Crop Decisions, MO
Veneman Announces Reduction In Quarantines For Exotic Newcastle Disease
Aug. 4, 2003
Agriculture Secretary Ann M. Veneman announced that the USDA has eliminated the last remaining quarantine areas for exotic Newcastle disease in Arizona, Nevada and Texas and reduced the quarantined area in California. This action removes restrictions on the movement of birds and poultry from those areas.
Exotic Newcastle disease was first confirmed in backyard poultry in southern California in October 2002 and in commercial poultry in December 2002. It was later identified in Nevada and Arizona in the early months of 2003. In April, the disease was also diagnosed in Texas.
Though not a human health risk, END is one of the most infectious poultry diseases in the world. It is a contagious and fatal viral disease that affects the respiratory, nervous and digestive systems of all species of birds; the disease is transmitted through infected birds' droppings and secretions from the nose, mouth and eyes.
Source: USDA Release
USDA Reduces Quarantines for Exotic Newcastle Disease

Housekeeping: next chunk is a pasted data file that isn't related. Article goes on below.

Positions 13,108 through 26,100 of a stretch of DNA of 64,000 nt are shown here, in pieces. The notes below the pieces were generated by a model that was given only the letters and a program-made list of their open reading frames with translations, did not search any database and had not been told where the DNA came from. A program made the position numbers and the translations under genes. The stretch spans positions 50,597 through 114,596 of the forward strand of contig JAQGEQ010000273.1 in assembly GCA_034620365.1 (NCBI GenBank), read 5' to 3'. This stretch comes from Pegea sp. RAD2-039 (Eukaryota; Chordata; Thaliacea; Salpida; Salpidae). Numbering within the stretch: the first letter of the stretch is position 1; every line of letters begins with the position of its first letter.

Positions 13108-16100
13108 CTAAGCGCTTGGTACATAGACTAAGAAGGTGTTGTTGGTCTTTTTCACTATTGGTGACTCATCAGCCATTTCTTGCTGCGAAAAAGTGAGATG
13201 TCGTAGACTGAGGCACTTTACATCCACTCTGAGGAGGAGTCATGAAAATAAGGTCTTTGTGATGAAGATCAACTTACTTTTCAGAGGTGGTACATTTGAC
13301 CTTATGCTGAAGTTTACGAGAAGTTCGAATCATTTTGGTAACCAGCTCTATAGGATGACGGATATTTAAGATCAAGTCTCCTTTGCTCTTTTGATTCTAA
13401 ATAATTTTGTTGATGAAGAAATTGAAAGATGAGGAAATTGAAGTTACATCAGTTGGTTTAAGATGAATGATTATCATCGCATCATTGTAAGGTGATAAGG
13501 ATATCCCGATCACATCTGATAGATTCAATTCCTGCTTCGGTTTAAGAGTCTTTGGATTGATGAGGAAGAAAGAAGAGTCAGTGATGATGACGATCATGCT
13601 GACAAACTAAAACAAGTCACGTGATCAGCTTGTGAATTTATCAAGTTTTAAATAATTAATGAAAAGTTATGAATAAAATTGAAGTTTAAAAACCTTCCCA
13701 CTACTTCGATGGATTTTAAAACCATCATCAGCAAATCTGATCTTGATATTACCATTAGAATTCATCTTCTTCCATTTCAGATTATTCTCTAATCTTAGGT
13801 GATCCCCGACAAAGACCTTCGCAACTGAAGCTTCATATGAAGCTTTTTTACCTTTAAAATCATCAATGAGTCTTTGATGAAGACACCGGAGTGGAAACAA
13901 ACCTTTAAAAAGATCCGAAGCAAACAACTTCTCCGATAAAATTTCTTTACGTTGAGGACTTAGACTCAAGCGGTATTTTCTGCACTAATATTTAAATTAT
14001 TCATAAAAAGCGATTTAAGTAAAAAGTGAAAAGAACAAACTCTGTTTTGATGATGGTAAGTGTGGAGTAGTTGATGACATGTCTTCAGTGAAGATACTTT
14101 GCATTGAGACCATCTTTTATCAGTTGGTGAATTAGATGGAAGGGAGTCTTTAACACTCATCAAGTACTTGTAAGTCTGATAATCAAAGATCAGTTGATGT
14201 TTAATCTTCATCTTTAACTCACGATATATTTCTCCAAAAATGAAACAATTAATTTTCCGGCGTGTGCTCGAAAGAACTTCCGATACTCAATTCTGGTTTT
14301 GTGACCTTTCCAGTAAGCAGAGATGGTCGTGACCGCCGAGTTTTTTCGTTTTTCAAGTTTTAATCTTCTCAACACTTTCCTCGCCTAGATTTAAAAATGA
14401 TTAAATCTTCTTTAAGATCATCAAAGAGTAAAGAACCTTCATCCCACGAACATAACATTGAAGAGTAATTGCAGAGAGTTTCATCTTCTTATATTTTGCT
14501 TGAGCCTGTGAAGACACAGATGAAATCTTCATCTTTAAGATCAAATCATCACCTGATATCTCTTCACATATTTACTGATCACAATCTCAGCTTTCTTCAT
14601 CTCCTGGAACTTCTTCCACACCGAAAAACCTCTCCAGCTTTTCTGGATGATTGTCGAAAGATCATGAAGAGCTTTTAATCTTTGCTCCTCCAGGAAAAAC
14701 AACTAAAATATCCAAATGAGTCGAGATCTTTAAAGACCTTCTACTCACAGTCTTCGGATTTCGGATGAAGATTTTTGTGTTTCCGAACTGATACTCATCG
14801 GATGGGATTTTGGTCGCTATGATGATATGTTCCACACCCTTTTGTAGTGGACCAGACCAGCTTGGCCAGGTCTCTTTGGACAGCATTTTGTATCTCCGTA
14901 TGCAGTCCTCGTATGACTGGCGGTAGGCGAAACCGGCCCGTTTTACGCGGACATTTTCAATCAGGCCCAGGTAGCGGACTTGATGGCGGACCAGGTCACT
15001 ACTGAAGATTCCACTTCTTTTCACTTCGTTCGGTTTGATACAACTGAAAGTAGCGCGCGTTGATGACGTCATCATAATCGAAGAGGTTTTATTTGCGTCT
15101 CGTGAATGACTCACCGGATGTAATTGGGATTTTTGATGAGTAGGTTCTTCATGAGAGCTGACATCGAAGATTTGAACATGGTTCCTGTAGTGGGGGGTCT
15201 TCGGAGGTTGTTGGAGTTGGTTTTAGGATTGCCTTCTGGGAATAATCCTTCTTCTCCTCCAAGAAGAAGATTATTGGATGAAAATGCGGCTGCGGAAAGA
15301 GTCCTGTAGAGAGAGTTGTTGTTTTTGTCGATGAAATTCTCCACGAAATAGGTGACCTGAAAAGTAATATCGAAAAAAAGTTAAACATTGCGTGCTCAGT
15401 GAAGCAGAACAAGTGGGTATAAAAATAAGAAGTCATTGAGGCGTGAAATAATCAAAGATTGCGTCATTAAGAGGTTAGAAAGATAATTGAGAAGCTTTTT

by Julianne Johnston
Ag Secretary Ann M. Veneman today announced USDA has eliminated the
last remaining areas quarantined for exotic Newcastle disease in Arizona,
Nevada and Texas and reduced the quarantined area in California. This action
removes restrictions on the movement of birds, poultry and certain other
articles from those areas.
Exotic Newcastle disease was first confirmed in backyard poultry in
southern California in October 2002 and in commercial poultry in December
2002. It was later identified in Nevada and Arizona in January and February
2003, respectively. In April, the disease was also diagnosed in Texas.
With this action, there are no longer any areas in Arizona, Nevada and
Texas that are quarantined because of END. All areas removed from the
quarantine in California have gone under extensive surveillance for END and
have been determined to be free of END. Of the areas being released in
California, only portions of San Diego County ever had END-positive premises
END is one of the most infectious poultry diseases in the world. It
is a contagious and fatal viral disease that affects the respiratory, nervous